17 Questions That Special Education Teachers Should Be Able to Answer
So you want to be a special education teacher? Congratulations, you have chosen both a challenging and rewarding career. To help you get started, I want to present you with 17 questions that you should be able to answer about special education, along with their corresponding answers.
This is not an exhaustive list, as a matter of fact, these questions represent less than 5% of what you should know, but it’s a good starter quiz. It will help you to gauge what you already know and what you should brush up on.
- What is a Multisensory Structured Language Education? An education strategy that leverages auditory, visual, and physical cues to assist students in learning a language.
- What is a Native Language? The initial language that a person learns to speak
- What is Self-Advocacy? The skills and capacity that children need to explain their cognitive or learning disorders to others.
- What is Self-Monitoring? The capacity to observe yourself and assess whether or not you are performing a task correctly.
- What Does Sensorimotor Mean? Involving sensory and motor functions collectively.
- What is a Speech Impairment? When a person has issues speaking in their language.
- What is Speech Therapy? A type of therapy that assists kids in speaking more clearly, conveying their thoughts and feelings, and deciphering what other people are saying.
- What is a Speech-Language Pathologist? An expert that can help kids with language disorders learn to speak more clearly, convey their thoughts and feelings, and understand what other people are saying.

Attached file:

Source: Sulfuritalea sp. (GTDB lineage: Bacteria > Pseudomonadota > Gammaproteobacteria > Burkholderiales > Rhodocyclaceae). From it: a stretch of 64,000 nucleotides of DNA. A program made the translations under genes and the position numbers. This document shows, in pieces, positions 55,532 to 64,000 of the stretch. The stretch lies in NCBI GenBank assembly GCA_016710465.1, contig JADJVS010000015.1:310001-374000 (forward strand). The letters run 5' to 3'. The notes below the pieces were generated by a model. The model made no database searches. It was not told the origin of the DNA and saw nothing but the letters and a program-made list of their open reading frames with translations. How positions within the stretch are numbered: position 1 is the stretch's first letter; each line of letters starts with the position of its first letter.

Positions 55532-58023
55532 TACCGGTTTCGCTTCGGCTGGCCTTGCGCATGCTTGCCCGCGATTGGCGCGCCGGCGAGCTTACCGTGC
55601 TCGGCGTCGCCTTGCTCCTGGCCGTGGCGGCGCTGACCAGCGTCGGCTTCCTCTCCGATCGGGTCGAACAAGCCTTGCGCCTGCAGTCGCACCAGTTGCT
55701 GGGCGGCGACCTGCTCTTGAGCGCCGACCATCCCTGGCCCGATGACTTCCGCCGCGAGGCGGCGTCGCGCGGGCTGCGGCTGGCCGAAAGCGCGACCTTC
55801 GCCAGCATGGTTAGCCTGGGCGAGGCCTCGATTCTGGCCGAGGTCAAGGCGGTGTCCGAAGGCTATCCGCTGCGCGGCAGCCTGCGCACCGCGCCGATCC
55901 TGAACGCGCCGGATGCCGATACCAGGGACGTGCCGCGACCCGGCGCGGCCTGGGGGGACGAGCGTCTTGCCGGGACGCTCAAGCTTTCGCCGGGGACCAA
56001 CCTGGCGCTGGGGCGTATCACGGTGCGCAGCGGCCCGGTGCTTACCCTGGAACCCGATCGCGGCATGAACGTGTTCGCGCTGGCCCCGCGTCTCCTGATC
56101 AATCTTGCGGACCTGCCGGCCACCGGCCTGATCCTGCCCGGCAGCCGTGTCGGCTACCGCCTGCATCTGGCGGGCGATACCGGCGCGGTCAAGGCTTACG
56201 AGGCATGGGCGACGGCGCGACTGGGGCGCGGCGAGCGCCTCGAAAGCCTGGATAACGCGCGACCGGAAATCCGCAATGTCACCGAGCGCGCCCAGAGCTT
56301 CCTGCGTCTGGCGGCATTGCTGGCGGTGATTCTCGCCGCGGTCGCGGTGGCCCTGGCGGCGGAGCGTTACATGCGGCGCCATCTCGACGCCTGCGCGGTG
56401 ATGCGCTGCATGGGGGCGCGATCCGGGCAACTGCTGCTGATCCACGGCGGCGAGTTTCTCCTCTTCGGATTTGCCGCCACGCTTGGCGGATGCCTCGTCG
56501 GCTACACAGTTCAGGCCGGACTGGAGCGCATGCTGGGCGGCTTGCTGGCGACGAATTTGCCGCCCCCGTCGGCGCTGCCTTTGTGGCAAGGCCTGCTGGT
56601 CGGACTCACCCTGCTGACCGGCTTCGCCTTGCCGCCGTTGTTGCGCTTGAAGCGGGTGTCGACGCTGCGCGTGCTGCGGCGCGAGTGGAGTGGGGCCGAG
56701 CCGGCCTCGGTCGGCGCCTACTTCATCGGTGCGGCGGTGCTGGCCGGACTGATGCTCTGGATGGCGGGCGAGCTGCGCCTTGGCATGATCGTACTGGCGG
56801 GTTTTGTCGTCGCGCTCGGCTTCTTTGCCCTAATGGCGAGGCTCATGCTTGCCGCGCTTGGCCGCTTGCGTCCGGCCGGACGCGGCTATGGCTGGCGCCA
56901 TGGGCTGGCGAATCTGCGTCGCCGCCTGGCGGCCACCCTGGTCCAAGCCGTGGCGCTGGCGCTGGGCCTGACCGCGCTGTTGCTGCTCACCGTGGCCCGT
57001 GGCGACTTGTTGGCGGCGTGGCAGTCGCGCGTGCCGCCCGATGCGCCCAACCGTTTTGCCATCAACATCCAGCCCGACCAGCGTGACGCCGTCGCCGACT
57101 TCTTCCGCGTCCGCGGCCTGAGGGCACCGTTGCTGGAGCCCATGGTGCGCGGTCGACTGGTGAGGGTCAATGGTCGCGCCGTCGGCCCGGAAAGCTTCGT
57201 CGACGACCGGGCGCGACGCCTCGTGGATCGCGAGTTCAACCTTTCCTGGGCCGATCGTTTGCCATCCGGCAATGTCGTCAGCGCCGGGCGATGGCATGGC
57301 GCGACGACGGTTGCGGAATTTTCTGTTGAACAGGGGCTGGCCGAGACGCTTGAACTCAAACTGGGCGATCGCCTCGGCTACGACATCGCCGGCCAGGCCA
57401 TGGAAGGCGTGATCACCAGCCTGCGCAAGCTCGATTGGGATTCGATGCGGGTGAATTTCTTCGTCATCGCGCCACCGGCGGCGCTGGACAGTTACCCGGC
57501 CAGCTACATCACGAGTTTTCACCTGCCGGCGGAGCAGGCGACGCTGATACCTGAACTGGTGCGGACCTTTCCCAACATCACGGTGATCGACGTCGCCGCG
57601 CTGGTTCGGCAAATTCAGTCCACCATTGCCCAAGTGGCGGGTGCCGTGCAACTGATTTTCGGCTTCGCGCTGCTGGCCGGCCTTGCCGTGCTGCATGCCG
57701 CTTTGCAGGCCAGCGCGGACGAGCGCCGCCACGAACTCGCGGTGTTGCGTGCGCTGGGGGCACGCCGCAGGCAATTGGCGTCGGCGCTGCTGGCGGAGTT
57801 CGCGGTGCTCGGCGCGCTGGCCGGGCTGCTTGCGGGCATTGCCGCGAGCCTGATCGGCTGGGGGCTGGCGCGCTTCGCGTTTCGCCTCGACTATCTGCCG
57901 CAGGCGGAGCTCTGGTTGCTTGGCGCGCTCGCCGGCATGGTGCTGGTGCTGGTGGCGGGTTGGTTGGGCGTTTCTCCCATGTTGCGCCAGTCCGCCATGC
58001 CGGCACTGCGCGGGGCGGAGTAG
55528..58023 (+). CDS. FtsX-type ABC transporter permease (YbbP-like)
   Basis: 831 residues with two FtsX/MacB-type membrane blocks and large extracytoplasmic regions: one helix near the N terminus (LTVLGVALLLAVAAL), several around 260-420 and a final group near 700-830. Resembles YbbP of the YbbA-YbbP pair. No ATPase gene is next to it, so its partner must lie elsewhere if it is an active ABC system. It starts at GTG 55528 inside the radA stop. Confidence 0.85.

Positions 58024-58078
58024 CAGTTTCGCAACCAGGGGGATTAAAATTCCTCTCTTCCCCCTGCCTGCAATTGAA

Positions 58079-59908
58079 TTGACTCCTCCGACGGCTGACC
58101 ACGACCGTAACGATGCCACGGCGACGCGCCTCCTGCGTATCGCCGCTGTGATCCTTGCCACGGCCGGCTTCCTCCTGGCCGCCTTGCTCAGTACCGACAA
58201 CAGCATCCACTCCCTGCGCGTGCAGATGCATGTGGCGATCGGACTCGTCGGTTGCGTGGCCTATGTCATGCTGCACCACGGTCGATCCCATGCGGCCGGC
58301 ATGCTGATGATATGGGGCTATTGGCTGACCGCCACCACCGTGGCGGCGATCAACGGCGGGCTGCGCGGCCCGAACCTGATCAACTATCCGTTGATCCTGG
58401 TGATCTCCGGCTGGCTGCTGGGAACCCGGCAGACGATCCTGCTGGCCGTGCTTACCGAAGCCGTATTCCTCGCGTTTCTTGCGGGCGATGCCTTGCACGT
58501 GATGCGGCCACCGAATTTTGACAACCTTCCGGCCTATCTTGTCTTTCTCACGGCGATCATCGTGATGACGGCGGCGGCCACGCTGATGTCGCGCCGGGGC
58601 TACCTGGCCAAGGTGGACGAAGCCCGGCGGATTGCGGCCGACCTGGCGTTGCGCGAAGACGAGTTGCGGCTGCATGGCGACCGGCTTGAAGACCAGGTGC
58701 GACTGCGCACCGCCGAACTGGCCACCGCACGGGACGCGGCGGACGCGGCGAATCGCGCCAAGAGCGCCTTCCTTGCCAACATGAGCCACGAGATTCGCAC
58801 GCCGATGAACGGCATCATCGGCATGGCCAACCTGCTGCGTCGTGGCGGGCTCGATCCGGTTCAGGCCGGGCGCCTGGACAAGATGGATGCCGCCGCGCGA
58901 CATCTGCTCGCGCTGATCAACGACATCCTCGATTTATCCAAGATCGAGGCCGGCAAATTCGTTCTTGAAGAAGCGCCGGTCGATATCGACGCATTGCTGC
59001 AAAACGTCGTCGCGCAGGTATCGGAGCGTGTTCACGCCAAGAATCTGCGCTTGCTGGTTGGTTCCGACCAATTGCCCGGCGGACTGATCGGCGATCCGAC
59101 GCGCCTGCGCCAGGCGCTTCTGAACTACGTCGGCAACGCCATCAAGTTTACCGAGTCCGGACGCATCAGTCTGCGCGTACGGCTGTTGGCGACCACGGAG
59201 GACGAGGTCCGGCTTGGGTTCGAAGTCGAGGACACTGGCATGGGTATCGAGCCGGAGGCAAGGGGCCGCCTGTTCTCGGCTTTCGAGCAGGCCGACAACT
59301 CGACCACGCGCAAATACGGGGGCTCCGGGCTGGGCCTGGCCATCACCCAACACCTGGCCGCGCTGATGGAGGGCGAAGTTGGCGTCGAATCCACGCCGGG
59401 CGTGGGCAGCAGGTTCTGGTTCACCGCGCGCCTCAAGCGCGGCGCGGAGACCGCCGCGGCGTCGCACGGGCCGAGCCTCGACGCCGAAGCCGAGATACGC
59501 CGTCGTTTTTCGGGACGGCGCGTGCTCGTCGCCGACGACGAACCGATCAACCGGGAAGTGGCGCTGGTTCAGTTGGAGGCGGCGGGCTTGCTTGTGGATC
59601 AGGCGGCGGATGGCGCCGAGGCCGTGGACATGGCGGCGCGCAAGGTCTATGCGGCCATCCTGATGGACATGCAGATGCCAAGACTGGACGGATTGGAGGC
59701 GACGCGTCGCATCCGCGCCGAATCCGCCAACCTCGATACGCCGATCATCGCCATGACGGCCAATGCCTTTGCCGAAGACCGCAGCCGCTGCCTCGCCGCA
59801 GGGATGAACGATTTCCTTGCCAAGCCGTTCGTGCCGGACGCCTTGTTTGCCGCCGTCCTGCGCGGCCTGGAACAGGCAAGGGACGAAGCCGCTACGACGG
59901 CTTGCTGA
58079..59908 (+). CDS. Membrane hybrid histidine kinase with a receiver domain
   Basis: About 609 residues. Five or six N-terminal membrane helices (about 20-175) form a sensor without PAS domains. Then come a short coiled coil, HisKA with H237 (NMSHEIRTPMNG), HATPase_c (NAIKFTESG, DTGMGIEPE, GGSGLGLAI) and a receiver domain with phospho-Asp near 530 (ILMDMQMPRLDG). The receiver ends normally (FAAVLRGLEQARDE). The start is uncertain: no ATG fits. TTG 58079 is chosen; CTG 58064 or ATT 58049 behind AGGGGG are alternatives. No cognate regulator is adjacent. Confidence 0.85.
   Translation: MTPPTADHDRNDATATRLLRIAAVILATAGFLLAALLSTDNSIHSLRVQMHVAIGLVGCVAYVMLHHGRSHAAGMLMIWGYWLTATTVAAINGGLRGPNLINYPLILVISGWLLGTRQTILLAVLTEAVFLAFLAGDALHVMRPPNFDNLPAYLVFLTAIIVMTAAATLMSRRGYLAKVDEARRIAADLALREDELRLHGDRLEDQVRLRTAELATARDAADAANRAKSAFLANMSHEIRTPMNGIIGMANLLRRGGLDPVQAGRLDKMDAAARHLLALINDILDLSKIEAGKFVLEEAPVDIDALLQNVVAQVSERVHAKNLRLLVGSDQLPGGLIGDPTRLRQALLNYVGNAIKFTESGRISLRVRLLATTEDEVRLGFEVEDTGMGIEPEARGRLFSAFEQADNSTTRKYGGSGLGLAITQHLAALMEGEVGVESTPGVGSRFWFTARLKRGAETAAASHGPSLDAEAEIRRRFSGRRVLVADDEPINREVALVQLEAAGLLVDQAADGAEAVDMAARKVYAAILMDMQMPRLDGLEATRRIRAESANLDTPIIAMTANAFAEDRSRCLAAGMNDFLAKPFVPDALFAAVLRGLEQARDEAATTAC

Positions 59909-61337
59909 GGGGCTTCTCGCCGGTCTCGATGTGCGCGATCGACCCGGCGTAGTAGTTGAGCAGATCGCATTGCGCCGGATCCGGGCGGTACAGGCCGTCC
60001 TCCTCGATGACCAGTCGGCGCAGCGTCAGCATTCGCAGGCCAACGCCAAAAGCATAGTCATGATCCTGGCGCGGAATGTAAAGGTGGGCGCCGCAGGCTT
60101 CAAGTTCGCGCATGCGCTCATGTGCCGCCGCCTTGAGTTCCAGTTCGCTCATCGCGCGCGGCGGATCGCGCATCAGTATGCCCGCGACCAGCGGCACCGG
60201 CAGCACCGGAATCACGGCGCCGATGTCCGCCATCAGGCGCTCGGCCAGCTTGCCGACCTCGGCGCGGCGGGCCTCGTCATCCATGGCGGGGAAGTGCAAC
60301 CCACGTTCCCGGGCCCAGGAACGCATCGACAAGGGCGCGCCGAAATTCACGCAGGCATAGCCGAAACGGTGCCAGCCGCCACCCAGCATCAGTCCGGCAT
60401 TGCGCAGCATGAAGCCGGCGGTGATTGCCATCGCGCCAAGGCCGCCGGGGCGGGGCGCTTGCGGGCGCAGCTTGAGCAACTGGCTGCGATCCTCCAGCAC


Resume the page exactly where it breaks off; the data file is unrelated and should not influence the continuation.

- What Does it Mean to Be Twice-Exceptional? A term used to describe children who have exceptional talents in some academic areas and challenges in others. In some instances, a twice-exceptional student could theoretically qualify for both gifted and special education simultaneously.
- What is Universal Screening? An action that is instituted by school officials at the onset of a school year to pinpoint which students who are at risk for academic failure. School district employees conduct some evaluations while others are performed by independent education evaluators.
- What is Verbal Comprehension? How well students can decipher the language that they read or hear.
- What Does Visuomotor Mean? About visual and motor functions collectively.
- What is Vocational Rehabilitation? A collection of services that are offered to people with disabilities which are created to help them develop the skills that one needs to obtain and hold on to a job.
- What is Mainstreaming? Is the school policy of bringing disabled children into the “mainstream” of school and classroom life.
- What is Mixed-Ability Grouping? Educating students of various ability levels together in the same classroom.
- What is Visual Processing? The ability to understand and process visual information.
- What is a Discrepancy? The disparity between two assessments, as in between assessments of a child’s IQ and actual academic achievement.
What did I miss?